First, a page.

When creating and editing pages on montclair.edu, it can be helpful to understand how the pages are structured and what parts of each page are able to be updated by Content Editors.
Each page on montclair.edu is broken into three main sections:
- The Header
- The Middle
- The Footer
Content editors mainly work within the middle area of the page.
To provide a consistent user experience and branding, as well as ensure that all montclair.edu websites meet accessibility requirements, the header and footer areas are generally the same structure across all pages on any montclair.edu website.
The header provides consistent site identification and navigation for all sites on montclair.edu in a way that’s tested compatible across a wide array of devices and that’s compliant with WCAG 2.0 Level A/AA accessibility standards.
While some items in the header pull information from the site (like the site name and menu), none of the HTML in the header is directly editable for content creators.
The header of every montclair.edu page contains:
- The University Logo, which links to the montclair.edu homepage
- The name of the montclair.edu website, which links to the individual website’s homepage (In the case of the above example, the website name is University Admissions)
- A white tab that contains the menu for the individual website (see below)
- A white tab that provides access to montclair.edu Live Search
Optionally, a montclair.edu website’s header may also include a red tab that links to the relevant montclair.edu Apply page. This can be enabled by Web Services when the site is set up, but may only link to either the Apply to Montclair State page, Undergraduate Admissions or Graduate Admissions.
The middle part of the web page is the part that holds the page’s content. The middle is significantly different depending on whether you’re using the homepage template or the subpage template.
The Middle for Homepages
When using the homepage template (Advanced MSU Page) the middle of the page is a completely free-form area and everything that appears on the page must be put there explicitly by the content editor. For details on how to do this, see Homepage Band.
The Middle for Subpages
When using the subpage template (Default Template) the middle of the page has a handful of automatically generated elements.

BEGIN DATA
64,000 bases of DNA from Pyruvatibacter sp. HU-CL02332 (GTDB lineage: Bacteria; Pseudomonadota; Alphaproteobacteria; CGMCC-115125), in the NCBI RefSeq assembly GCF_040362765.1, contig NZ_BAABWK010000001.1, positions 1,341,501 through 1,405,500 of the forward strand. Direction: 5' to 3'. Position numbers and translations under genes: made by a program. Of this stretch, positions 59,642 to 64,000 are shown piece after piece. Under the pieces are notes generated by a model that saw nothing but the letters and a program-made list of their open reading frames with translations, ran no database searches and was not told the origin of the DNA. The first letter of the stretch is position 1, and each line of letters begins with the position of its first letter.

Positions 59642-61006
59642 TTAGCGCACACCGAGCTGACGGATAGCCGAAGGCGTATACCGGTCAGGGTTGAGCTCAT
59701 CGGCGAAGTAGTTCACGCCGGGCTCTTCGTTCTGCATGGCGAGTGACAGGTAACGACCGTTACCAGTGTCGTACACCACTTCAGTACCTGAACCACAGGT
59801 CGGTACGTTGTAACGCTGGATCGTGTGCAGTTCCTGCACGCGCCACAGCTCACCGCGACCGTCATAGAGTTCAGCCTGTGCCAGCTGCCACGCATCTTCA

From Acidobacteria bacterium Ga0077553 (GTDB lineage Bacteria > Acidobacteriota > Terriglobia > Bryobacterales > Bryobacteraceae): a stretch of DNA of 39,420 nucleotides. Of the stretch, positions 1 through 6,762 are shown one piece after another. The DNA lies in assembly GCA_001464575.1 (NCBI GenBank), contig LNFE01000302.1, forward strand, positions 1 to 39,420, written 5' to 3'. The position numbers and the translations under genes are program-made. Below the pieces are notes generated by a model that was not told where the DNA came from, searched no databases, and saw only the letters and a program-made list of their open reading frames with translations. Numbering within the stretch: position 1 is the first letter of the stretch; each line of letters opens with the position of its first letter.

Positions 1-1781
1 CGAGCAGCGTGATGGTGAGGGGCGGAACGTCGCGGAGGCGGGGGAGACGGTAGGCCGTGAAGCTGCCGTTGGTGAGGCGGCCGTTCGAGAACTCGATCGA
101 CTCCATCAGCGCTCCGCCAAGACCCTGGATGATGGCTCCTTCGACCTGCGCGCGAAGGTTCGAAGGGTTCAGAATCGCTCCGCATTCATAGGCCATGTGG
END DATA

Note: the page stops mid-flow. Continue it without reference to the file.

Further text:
- Feature Image – content editors can select a featured image per page and WordPress will take care of building the responsive HTML.
- Left Menu – a view of the site’s menu that shows the visitor which page they’re currently reading.
- Page Title – this is automatically placed in an H1 tag with the appropriate ID to enable accessible navigation.
- Content Area – the freeform HTML area where editors can directly place content.
The Content Area is the only part of a sub-page that is directly editable by the content editor. The other parts of the page are generated by the template in order to ensure they’re fully accessible, responsive and up-to-date.
The footer area of the page is provided for visitor convenience and is mostly composed of University-wide information and links, but the individual website’s name and list of top-level menu pages both appear here.
The footer of every montclair.edu website page contains:
- The Montclair State University logo which links to the montclair.edu homepage
- Contact information for the University
- Links to Montclair State University’s main social media accounts
- The name of the individual website, which links to the website’s homepage
- An abbreviated version of the website menu
- The name of the University, which links to the University’s homepage along with an abbreviated version of the University’s website Menu
- A menu containing links to University policies and other links required for compliance
Content editors are able to influence the footer by changing their menus and by changing the site’s name, but they are not able to directly edit any HTML in the footer.
The Site Menu is a standard WordPress menu edited by the site editor. The first two levels of the menu are displayed in the header, but the menu can go deeper (visitors will be able to see deeper links in the Left Menu).
Also in the header, there is an under-menu content area which can contain additional links that you wouldn’t want to have as part of the navigation. In this example, Undergraduate Admissions uses the under-menu content area to display an additional “Information For” menu that gives visitors access to content based on audience. This area is not editable by content editors but can be configured by Web Services upon request.